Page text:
These different results for the overall monetary policy impact and monetary policy efficiency have important implications for evaluating monetary policy transmission at the regional level. The effect of monetary policy tends to materialize gradually over a longer time horizon in regions that have a higher share of interest-sensitive industries (manufacturing and mining industries) in their economy and a higher bank loan to GDP ratio, while the monetary policy effect is relatively fast and short-lived in regions that engage more in foreign import activities. Taken together, our results have implications for how the central bank can attain optimal monetary policy, in terms of both the size and time dimensions of monetary policy actions.

Acknowledgements

The authors would like to appreciate all participants of the 5th International Conference on Economic Structures (ICES 2021) for their constructive comments and suggestions to improve this paper.

Declarations

Not applicable.
Not applicable.

Competing interests

No potential competing interests was reported by the authors.
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Appendix

Appendix

See Tables 4, 5
Table 4
List of variables used in PCA
Factor: domestic financial system condition
No. indicator
Definition
Units
Original frequency
1
m0
Currency outside commercial and rural banks
IDR billion
Monthly
2
m1
Narrow money
IDR billion
Monthly
3
m2
Broad money
IDR billion
Monthly
4
stock_vol
Transaction volume at Jakarta stock exchange
In million stocks
Monthly
5
stock_val
Transaction value at Jakarta stock exchange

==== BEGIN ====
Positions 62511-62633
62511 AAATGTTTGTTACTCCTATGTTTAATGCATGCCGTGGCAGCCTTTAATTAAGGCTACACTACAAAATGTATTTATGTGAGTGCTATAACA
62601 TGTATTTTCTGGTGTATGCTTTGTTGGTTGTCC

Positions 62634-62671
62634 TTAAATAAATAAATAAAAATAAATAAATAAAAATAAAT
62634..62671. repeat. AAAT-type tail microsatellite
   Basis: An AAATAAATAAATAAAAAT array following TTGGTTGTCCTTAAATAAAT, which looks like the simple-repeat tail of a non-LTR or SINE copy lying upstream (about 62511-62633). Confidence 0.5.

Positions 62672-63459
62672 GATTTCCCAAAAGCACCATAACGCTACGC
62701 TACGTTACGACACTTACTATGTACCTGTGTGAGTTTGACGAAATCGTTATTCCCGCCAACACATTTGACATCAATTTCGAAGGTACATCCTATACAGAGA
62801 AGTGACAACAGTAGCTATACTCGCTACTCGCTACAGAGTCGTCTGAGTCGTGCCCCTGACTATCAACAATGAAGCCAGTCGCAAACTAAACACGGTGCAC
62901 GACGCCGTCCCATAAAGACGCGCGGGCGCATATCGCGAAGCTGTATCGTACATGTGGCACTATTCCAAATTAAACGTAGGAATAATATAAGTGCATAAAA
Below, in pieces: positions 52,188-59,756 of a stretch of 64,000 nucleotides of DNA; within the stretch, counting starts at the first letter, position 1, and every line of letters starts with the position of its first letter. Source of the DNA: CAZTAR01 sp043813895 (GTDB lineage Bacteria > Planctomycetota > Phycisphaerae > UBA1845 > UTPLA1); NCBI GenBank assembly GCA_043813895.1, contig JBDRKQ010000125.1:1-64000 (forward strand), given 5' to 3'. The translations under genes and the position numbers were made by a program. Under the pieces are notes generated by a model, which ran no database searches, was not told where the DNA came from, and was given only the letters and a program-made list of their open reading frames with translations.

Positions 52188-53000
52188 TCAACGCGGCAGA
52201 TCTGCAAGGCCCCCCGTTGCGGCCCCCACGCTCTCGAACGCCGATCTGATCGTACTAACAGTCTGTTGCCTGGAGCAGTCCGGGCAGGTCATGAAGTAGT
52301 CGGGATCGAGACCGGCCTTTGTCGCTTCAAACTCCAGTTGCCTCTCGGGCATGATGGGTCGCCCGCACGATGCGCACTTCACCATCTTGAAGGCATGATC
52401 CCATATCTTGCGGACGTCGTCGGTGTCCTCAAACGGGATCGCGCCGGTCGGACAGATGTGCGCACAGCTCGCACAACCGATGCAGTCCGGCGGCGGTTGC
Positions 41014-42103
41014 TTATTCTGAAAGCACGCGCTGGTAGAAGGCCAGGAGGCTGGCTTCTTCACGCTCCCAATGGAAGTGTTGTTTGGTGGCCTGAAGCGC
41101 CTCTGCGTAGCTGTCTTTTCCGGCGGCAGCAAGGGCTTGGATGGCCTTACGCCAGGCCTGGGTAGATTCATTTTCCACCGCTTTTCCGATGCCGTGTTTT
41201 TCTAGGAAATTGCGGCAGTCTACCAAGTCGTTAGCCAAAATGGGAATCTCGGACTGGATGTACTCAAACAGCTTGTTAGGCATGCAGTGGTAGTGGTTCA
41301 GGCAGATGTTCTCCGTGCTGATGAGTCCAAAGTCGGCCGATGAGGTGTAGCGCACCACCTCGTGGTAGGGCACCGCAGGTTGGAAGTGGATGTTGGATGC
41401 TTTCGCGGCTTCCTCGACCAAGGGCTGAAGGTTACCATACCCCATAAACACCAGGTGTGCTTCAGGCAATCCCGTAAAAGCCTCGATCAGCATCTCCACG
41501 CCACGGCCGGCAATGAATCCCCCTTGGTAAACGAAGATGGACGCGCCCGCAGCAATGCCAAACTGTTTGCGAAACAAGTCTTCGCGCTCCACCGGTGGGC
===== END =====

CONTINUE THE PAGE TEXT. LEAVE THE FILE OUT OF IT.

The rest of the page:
IDR billion
Monthly
6
stock_indx
Jakarta stock exchange composite index
 
Monthly
7
LQ45
Index of 45 stocks that meet a number of specific criteria
 
Monthly
8
jibor_1d
Jakarta interbank offered rate for overnight
%
Monthly
9
jibor_1m
Jakarta interbank offered rate for 1 month
%
Monthly
10
jibor_3m
Jakarta interbank offered rate for 3 months
%
Monthly
11
int_lend_inv
Bank lending rate IDR for investment purposes
%
Monthly
12
int_lend_wc
Bank lending rate IDR for working capital purposes
%
Monthly
13
int_lend_cons
Bank lending rate IDR for consumption purposes
%
Monthly
14
int_sav_1m
Bank time deposit (saving) rate for 1 month
%
Monthly
15
int_sav_3m
Bank time deposit (saving) rate for 3 months
%
Monthly
16
int_sav_6m
Bank time deposit (saving) rate for 6 months
%
Monthly
17
int_sav_12m
Bank time deposit (saving) rate for 12 months
%
Monthly
18int_sav_24m
Bank time deposit (saving) rate for 24 months
%
Monthly
Factor: global economic and financial conditions
No. indicator
Definition
Units
Original frequency
1
crude_oil_avg
Commodity monthly price, average
US$/barrel
Monthly
2
crude_oil_brent
Commodity monthly price, Brent
US$/barrel
Monthly
3
crude_oil_dubai
Commodity monthly price, Dubai
US$/barrel
Monthly
4
crude_oil_wti
Commodity monthly price, WTI
US$/barrel
Monthly
5
wcom_en
Commodity monthly price index, energy
2010 = 100
Monthly
6
wcom_nen
Commodity monthly price index, nonenergy
2010 = 100
Monthly
7
wcom_agri
Commodity monthly price index, agriculture
2010 = 100
Monthly
8
wcom_bvrg
Commodity monthly price index, beverage
2010 = 100
Monthly
9
wcom_food
Commodity monthly price index, foods
2010 = 100
Monthly
10
wcom_oilmeals
Commodity monthly price index, oil and meals
2010 = 100
Monthly
11
wcom_grains
Commodity monthly price index, grains
2010 = 100
Monthly
12
wcom_othrfood
Commodity monthly price index, other foods
2010 = 100
Monthly
13
wcom_rawmat
Commodity monthly price index, raw materials
2010 = 100
Monthly
14
wcom_timber
Commodity monthly price index, timber
2010 = 100
Monthly
15
wcom_otherrawmat
Commodity monthly price index, raw materials
2010 = 100
Monthly
16
wcom_fert
Commodity monthly price index, fertilizer
2010 = 100
Monthly
17
wcom_metal
Commodity monthly price index, metal
2010 = 100
Monthly
18
wcom_basemetal
Commodity monthly price index, base metal
2010 = 100
Monthly
19
prec_metal
Commodity monthly price index, precious metal
2010 = 100
Monthly
20
inds_US_sa
US industrial production index, seasonally adjusted
2012 = 100
Monthly
21
inds_CHN
China industrial production index (total industry excluding construction), not SA